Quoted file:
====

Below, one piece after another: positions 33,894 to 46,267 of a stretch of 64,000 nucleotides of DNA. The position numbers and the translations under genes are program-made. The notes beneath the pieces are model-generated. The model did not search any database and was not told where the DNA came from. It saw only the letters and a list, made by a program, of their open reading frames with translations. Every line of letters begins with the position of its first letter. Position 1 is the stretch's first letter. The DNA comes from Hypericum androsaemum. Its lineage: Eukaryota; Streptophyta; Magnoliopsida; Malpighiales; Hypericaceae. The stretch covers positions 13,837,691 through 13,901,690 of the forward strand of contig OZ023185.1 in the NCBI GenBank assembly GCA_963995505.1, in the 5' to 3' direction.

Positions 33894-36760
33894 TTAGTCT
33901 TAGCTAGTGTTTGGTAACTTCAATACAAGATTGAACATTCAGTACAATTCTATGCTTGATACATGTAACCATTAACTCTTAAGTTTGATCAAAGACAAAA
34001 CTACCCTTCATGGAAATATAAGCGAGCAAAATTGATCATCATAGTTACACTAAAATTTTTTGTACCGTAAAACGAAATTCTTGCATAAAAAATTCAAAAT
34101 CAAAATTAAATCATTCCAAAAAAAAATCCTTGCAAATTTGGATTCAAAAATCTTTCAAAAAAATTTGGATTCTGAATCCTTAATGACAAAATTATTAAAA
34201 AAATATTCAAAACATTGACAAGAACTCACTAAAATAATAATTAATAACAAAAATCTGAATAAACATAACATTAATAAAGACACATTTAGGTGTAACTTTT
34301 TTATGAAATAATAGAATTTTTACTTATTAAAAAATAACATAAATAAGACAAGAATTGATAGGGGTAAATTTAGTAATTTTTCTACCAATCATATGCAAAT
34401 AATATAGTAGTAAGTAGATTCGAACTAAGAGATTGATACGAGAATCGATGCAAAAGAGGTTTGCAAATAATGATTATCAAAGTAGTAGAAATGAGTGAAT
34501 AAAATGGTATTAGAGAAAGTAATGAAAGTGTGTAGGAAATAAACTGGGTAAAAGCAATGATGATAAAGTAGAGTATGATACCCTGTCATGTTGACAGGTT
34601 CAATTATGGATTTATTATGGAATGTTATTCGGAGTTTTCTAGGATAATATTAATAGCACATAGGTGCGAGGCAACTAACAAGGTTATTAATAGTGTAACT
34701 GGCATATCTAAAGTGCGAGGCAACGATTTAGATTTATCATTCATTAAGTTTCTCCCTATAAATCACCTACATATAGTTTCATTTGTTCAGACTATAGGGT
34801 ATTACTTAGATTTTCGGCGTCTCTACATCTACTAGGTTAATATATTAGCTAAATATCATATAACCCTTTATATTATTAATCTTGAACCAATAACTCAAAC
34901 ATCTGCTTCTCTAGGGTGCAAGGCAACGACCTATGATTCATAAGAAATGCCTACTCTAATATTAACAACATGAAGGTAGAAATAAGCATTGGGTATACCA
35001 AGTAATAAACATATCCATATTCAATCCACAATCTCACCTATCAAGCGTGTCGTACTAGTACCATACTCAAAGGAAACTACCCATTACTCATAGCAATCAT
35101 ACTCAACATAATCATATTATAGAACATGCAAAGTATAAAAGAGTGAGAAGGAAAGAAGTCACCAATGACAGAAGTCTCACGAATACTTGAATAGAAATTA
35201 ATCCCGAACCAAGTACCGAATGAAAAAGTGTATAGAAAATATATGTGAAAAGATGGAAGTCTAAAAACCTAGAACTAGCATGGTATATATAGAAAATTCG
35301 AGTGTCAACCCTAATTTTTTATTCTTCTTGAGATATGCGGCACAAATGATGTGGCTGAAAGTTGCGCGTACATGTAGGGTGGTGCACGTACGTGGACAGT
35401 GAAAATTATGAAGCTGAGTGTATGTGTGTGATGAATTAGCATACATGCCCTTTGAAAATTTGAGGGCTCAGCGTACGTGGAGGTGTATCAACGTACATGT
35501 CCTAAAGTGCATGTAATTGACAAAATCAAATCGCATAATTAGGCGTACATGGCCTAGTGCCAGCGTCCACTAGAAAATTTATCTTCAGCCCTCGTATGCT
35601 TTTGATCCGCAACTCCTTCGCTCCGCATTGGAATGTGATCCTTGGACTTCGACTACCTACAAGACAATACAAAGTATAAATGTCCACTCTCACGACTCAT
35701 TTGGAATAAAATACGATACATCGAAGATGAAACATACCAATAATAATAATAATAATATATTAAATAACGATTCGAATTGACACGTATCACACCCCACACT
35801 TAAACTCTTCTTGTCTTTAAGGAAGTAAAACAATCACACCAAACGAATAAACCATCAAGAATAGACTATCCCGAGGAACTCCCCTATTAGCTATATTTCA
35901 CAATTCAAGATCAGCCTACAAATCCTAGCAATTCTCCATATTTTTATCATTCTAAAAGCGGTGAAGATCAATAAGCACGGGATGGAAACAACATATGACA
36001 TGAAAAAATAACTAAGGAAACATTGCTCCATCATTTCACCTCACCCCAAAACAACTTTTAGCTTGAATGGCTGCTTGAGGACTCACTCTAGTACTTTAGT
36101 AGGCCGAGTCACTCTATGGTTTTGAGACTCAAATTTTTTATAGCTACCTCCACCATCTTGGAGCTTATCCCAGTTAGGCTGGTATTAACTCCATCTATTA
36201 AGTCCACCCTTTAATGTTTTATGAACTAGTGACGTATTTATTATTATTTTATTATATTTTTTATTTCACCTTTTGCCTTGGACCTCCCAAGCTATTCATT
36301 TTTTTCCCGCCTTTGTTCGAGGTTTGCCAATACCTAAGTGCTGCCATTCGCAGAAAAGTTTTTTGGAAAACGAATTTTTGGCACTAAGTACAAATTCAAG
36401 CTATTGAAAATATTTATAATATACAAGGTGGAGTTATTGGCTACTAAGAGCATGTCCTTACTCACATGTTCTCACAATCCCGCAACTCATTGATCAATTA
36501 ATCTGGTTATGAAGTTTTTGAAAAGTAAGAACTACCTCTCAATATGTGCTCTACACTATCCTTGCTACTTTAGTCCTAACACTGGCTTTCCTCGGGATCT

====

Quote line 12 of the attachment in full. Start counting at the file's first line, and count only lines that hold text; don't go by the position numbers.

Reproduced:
34701 GGCATATCTAAAGTGCGAGGCAACGATTTAGATTTATCATTCATTAAGTTTCTCCCTATAAATCACCTACATATAGTTTCATTTGTTCAGACTATAGGGT